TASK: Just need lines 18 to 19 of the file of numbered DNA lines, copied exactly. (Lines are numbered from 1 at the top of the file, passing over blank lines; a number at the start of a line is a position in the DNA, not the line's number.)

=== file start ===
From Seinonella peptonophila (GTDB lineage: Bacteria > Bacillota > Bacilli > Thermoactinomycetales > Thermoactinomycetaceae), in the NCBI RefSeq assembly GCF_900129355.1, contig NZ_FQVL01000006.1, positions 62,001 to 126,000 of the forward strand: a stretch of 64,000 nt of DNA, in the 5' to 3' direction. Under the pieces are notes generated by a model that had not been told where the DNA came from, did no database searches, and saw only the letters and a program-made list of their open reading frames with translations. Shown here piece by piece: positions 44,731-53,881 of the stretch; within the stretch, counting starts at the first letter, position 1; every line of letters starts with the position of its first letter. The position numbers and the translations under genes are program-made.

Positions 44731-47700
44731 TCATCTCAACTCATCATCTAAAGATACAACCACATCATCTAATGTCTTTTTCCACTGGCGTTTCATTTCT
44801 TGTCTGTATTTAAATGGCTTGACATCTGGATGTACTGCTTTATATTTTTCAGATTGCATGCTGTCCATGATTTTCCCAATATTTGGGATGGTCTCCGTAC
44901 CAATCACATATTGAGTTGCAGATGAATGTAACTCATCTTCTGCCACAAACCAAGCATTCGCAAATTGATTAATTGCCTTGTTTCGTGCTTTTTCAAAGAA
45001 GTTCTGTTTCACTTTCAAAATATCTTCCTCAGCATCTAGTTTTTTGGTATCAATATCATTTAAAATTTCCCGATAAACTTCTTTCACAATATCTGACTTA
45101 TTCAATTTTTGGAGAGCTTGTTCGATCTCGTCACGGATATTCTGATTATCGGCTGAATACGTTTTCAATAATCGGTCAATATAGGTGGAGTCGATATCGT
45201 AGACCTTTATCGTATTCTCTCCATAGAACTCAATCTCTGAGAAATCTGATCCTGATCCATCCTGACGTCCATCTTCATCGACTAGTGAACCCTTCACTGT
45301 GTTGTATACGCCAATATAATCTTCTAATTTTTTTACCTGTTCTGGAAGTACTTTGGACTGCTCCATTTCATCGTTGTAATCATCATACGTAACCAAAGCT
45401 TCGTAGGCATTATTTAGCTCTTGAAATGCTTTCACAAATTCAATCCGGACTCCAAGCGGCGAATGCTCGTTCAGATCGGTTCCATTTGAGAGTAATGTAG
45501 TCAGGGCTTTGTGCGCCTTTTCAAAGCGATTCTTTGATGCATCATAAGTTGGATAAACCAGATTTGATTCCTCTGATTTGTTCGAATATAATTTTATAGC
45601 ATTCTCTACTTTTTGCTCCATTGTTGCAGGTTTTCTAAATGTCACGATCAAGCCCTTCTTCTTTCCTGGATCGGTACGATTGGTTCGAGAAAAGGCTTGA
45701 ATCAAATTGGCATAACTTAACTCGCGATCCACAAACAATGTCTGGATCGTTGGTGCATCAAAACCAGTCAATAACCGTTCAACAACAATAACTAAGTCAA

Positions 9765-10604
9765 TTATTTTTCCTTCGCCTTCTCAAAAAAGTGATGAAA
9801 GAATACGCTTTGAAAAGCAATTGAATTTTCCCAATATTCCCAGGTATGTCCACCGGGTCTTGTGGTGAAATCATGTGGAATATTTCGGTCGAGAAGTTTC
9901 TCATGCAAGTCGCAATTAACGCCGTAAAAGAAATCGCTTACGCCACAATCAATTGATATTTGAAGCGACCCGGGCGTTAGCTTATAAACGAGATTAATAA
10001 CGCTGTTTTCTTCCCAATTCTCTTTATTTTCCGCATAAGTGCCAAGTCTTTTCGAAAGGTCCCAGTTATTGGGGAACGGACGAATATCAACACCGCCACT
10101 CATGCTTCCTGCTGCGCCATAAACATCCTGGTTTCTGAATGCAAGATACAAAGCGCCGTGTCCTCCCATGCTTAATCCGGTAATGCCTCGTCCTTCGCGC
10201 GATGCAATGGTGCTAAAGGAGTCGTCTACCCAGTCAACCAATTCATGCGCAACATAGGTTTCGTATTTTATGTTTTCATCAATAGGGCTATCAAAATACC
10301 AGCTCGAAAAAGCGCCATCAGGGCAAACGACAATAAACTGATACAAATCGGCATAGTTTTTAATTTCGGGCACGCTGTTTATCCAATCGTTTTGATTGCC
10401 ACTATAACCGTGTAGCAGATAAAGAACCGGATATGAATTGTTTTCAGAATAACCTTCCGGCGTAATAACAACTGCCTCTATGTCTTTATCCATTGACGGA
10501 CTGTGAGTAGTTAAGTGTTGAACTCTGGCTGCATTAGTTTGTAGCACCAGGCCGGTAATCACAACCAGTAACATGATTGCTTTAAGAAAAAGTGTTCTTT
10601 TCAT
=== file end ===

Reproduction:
10001 CGCTGTTTTCTTCCCAATTCTCTTTATTTTCCGCATAAGTGCCAAGTCTTTTCGAAAGGTCCCAGTTATTGGGGAACGGACGAATATCAACACCGCCACT
10101 CATGCTTCCTGCTGCGCCATAAACATCCTGGTTTCTGAATGCAAGATACAAAGCGCCGTGTCCTCCCATGCTTAATCCGGTAATGCCTCGTCCTTCGCGC